Lord Justice Ward called the situation a 'public scandal', and Jacqui Gilliatt indicates another: the Children & Adoption Act 2006 was passed nearly two years ago and would provide the courts with significant new powers in relation to contact orders, but there appears to have been no word from the Government for the last year as to when the relevant provisions will be implemented.
Would the Act have made any difference to the outcome of the case in which Lord Justice Ward was sitting? This seems unlikely to me. The Act includes various provisions, including enforcement orders (essentially requiring the parent in breach of the contact order to do community service), the power to order one parent to pay the other compensation for any financial loss caused by the breach, and the ability of the court to request a CAFCASS officer to monitor compliance with contact orders without the parents' consent, but would such powers have helped the court here? The problem, of course, as pointed out by Lord Justice Ward, is that in the end the welfare of the child is always paramount, and it would often be too distressing for a child to force them to have contact with a parent against whom their mind has been completely poisoned.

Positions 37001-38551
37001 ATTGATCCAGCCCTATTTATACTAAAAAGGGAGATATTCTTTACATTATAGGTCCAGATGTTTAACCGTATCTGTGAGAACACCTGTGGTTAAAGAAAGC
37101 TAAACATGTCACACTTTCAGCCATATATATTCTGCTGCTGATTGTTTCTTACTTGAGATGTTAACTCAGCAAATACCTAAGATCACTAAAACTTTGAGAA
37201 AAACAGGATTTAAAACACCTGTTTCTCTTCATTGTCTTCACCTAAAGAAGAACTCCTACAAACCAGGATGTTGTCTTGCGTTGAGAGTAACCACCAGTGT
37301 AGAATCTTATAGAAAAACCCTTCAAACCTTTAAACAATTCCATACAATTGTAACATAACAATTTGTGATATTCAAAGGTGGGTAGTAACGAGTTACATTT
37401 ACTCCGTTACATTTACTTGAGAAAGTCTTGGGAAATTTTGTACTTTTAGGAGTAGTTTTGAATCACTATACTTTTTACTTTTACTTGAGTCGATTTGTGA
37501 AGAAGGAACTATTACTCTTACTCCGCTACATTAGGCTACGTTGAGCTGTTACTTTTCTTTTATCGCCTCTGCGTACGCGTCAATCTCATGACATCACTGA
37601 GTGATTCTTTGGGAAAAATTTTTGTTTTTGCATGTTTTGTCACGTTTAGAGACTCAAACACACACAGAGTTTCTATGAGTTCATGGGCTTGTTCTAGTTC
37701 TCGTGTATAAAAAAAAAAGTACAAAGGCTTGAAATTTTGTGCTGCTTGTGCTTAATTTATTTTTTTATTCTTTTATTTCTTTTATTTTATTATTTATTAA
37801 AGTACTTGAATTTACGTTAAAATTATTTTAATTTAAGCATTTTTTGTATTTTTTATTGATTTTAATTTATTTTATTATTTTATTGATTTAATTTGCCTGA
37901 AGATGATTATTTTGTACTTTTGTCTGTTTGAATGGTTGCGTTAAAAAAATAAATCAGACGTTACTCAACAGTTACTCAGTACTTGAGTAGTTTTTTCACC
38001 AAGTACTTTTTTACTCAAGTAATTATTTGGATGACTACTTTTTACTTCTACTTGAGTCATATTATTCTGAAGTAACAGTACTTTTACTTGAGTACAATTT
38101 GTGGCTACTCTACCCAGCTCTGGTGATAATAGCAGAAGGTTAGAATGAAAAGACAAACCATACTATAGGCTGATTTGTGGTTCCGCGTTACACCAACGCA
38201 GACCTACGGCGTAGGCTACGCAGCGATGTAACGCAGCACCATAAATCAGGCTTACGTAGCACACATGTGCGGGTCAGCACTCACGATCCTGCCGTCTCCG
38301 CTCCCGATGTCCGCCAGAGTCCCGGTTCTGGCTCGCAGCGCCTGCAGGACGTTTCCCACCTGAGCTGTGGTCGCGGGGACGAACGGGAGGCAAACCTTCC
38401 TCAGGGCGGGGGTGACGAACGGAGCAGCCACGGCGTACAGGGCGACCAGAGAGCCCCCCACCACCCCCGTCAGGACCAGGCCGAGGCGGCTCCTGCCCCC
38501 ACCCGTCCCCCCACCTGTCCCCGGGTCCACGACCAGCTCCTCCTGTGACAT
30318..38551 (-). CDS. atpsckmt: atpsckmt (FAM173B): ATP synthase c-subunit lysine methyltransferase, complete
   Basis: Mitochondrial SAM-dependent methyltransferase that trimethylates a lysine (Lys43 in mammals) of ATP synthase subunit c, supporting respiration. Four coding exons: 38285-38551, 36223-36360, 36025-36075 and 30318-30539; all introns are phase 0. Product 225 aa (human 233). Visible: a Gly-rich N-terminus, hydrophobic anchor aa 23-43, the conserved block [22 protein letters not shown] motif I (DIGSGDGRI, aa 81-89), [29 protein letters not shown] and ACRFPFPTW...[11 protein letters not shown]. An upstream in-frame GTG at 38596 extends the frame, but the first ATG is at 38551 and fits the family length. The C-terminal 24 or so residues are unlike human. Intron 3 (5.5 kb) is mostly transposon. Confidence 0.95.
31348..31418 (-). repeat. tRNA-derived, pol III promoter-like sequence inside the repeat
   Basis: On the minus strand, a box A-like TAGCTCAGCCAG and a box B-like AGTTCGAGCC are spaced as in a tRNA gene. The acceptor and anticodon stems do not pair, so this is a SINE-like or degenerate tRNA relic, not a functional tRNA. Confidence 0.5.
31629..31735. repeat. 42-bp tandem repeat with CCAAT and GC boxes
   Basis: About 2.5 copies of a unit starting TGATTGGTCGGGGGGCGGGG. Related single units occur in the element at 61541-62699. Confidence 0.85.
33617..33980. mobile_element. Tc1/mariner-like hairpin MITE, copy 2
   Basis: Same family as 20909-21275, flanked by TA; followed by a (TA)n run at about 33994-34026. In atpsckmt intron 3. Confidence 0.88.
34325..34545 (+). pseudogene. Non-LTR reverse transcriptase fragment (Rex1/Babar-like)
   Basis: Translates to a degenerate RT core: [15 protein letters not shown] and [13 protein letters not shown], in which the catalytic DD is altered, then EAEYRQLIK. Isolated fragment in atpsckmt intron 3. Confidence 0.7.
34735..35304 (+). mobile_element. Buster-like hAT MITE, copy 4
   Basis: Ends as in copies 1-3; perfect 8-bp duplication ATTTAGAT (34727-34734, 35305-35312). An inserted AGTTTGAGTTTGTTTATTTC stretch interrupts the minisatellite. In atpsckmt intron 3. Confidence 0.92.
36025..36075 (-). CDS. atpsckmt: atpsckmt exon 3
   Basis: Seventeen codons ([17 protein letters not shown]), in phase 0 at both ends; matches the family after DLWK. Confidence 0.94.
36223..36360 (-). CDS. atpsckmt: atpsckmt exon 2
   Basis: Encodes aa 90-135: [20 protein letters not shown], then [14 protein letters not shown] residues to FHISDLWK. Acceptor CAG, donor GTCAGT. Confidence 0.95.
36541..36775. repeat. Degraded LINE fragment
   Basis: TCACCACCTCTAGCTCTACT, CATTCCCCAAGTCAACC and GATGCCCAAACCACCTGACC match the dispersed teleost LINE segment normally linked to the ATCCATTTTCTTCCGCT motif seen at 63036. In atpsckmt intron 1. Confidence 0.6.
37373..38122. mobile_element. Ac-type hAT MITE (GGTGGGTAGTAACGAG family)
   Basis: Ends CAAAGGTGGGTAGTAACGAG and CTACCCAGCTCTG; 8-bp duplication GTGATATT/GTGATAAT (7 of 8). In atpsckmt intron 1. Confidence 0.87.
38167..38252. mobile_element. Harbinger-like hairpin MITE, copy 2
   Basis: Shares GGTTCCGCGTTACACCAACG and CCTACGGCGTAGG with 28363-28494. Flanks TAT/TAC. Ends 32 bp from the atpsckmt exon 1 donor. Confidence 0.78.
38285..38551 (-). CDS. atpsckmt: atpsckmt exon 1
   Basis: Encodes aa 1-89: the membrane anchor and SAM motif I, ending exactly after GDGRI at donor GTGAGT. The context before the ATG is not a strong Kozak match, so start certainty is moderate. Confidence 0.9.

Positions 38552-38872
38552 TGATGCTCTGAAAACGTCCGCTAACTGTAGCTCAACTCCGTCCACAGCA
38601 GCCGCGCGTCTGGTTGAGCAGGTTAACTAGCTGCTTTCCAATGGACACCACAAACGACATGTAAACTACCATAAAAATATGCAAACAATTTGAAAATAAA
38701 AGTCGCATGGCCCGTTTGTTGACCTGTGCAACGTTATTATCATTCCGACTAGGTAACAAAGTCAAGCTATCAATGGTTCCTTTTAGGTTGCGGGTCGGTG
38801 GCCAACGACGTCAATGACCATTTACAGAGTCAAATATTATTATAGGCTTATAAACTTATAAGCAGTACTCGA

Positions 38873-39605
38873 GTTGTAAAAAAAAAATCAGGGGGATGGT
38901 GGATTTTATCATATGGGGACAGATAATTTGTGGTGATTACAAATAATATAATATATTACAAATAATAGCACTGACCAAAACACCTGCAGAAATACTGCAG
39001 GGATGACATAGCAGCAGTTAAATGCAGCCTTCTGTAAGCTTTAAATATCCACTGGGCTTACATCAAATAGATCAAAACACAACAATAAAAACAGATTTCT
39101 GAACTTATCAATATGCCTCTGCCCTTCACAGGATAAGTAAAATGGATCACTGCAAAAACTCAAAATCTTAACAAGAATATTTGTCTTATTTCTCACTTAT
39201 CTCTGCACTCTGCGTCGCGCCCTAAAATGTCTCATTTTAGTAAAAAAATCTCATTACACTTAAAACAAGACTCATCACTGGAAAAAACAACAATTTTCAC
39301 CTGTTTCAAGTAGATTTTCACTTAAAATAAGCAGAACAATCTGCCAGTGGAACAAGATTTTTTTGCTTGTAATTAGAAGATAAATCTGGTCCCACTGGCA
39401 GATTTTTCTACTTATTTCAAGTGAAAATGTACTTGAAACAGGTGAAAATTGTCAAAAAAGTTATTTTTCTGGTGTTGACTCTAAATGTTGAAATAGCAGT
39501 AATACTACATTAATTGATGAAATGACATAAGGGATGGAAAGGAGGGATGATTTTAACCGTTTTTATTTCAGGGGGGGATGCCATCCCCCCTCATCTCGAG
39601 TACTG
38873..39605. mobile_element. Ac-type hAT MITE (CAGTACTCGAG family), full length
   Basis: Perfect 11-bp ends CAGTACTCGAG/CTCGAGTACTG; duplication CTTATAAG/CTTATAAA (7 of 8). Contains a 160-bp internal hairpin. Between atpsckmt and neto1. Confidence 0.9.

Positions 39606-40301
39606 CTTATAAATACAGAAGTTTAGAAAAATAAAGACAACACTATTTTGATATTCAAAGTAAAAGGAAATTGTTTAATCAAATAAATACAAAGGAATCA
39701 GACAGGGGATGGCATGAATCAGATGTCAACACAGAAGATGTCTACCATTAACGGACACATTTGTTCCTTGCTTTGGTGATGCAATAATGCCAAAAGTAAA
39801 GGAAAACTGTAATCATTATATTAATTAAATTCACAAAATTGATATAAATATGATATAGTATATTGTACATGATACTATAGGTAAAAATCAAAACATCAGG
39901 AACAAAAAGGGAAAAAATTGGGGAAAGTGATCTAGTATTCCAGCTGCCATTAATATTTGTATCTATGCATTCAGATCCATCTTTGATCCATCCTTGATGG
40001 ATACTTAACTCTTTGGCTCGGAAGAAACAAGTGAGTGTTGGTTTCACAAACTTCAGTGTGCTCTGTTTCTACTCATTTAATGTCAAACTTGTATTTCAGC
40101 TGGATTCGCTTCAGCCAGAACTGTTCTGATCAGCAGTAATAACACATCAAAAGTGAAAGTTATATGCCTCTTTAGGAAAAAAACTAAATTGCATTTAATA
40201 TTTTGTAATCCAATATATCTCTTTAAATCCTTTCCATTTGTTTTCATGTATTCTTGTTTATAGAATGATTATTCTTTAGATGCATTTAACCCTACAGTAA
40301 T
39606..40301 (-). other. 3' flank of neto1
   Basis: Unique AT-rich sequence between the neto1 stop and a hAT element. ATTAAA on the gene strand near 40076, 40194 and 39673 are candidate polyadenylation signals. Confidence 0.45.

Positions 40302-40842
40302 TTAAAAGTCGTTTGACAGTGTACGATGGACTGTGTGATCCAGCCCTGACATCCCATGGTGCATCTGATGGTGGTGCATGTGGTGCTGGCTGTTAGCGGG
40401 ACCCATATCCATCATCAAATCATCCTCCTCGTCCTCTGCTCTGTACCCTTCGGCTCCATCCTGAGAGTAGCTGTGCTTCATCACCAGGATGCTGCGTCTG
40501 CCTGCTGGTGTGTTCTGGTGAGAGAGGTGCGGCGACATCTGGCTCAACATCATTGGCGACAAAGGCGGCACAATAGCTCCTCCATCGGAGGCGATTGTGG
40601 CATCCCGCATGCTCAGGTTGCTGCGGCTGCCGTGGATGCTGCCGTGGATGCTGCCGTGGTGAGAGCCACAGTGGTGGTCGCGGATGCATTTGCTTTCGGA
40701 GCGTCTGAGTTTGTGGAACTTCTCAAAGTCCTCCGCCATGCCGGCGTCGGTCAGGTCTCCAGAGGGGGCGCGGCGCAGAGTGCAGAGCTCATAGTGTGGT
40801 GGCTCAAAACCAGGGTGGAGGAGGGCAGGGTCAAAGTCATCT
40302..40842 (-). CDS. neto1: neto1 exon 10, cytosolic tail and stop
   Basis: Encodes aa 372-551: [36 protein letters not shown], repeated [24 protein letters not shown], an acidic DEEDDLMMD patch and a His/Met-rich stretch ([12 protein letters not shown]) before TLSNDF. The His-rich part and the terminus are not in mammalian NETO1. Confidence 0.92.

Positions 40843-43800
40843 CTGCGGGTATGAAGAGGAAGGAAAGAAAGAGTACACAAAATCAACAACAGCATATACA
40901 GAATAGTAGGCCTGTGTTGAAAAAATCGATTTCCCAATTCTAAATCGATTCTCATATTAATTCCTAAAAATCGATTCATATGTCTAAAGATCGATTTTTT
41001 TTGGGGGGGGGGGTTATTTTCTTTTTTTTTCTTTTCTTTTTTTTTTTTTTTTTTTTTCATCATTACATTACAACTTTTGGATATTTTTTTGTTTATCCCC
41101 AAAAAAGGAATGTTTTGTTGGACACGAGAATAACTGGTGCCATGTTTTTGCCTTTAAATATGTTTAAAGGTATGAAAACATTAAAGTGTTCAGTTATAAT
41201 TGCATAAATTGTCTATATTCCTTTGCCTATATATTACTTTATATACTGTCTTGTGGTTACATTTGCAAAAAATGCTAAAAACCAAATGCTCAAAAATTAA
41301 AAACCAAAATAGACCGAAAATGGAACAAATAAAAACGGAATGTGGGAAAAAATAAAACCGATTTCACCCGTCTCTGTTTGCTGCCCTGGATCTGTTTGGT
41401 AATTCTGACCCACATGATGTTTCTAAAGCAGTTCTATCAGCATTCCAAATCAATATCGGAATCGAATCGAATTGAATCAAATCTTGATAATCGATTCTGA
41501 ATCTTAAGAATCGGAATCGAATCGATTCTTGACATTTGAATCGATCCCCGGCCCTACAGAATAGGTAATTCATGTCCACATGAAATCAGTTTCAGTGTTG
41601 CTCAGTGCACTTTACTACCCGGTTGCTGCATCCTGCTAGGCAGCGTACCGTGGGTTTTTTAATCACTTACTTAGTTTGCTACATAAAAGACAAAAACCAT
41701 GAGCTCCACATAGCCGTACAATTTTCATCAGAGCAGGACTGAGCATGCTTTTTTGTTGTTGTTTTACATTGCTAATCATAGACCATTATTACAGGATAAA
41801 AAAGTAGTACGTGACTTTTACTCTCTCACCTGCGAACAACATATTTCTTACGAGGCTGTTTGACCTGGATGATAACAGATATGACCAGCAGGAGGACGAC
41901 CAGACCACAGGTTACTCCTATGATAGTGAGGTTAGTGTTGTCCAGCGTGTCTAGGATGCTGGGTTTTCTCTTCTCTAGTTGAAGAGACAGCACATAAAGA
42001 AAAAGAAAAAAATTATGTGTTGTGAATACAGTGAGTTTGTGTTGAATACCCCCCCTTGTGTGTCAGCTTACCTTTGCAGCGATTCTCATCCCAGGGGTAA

So, do I think that the Act is a waste of time? Certainly not. I'm sure that the additional tools that it will provide will assist the courts in many cases, and help to ensure that a considerably higher proportion of its orders are complied with. All of which, of course, is subject to the caveat that the Government actually implements it.
* * *Update: The Ministry of Justice has now published a consultation paper seeking views on draft court rules and forms to support the implementation of the remaining provisions of the Act. Thanks, as so often, to Current Awareness for this.